Thursday, August 17, 2006

#13 Neighborhood level census data for grant applications

I love finding new, easier resources.  I'm always challenged when I have to locate census data that's not readily available on the Quick Facts Census reports.  Oh, I find it...eventually.  But I waste time going in circles.

This little census tutorial highlighted a great tool - enter the address, then choose the level report you want - census tract, city, county, etc.  You can map your choices, too.  Especially helpful when working at the census tract level.

FASTEN Network
Neighborhood Data

Want to explore some more? You can also retrieve a lot of information about your city or even your neighborhood from the Census web page. To do this go to and find the picture of the street sign followed by the words "Enter a street address to find Census 2000 data." (It's in the section between the red lines near the top of the page.) Click on the highlighted words "street address."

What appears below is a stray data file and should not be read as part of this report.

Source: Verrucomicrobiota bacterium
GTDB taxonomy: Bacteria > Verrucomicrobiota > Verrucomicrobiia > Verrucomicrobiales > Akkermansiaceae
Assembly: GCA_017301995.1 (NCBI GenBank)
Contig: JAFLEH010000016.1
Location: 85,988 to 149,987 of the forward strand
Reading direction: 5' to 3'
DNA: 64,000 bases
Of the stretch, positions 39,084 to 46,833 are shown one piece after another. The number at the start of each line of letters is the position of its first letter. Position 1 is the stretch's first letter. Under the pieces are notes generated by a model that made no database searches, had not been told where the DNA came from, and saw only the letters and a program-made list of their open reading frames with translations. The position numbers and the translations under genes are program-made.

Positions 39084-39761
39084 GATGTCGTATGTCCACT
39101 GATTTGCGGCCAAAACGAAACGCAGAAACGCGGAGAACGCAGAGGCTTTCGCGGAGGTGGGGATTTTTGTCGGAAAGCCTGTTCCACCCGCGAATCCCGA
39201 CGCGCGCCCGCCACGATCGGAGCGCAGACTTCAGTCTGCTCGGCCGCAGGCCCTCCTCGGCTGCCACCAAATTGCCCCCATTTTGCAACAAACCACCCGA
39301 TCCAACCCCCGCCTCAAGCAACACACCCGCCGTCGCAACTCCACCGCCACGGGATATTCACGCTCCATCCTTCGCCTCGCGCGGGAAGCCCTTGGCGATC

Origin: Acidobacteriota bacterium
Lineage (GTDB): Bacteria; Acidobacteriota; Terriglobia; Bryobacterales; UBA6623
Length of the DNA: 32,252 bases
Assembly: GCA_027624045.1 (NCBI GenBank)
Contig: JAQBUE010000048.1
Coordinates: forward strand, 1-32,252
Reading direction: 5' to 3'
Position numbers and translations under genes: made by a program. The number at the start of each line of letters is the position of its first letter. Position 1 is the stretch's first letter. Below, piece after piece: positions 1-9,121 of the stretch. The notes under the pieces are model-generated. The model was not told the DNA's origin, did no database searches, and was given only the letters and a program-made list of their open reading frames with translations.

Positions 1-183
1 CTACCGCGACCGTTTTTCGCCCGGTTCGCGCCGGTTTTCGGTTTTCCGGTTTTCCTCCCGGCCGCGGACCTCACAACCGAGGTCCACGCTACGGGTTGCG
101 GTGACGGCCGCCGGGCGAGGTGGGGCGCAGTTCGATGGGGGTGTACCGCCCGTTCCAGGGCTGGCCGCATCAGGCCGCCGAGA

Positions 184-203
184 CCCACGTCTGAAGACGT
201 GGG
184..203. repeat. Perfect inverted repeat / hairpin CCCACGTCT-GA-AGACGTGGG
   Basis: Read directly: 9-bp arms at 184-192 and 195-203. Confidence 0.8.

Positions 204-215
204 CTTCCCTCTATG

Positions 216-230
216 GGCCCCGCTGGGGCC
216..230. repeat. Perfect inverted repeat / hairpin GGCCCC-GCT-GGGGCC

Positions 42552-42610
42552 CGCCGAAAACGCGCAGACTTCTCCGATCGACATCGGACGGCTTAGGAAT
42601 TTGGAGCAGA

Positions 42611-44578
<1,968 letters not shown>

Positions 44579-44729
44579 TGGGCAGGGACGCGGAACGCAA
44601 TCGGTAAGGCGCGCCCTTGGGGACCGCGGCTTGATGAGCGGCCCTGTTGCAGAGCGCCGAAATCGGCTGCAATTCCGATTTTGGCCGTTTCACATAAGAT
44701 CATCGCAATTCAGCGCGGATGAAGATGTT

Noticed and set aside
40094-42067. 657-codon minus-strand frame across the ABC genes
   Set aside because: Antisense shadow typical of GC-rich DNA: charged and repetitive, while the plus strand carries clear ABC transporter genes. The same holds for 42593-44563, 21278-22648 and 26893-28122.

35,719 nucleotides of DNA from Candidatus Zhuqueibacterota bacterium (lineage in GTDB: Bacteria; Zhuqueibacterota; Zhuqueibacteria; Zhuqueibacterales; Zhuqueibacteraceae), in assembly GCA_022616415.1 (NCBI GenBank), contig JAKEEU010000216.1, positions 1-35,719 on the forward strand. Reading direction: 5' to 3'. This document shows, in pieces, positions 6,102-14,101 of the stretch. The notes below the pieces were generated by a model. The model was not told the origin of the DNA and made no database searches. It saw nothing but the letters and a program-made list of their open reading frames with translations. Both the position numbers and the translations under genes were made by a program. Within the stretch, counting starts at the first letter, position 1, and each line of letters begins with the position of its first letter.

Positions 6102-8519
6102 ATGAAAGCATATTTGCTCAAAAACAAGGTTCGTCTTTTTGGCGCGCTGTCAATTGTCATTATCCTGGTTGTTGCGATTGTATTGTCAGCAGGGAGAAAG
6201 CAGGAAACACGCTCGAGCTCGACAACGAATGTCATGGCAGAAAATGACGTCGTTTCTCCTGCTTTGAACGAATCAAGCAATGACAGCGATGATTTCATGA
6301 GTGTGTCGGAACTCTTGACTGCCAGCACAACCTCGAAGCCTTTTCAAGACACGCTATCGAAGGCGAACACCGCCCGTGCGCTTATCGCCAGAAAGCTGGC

Wednesday, August 16, 2006

#12 Grant Writers Need Fresh Statistics

I hate using old statistics when I'm making a case for funding.  Makes me feel like we haven't done our homework.  So, I'm always on the lookout for good sources.

The Annie E. Casey Foundation publishes an annual database - Kids Count.  This year they've added some great bells and whistles.  Take a look.  And order a hard copy of the book -- it's free.

KIDS COUNT State-Level Data Online
Data from the Annie E. Casey Foundation’s 2006 KIDS COUNT Data Book are now available in our easy-to-use, powerful online database, "State Level Data Online", that allows you to generate custom graphs, maps, ranked lists, and state-by-state profiles; or, download the entire data set as delimited text files.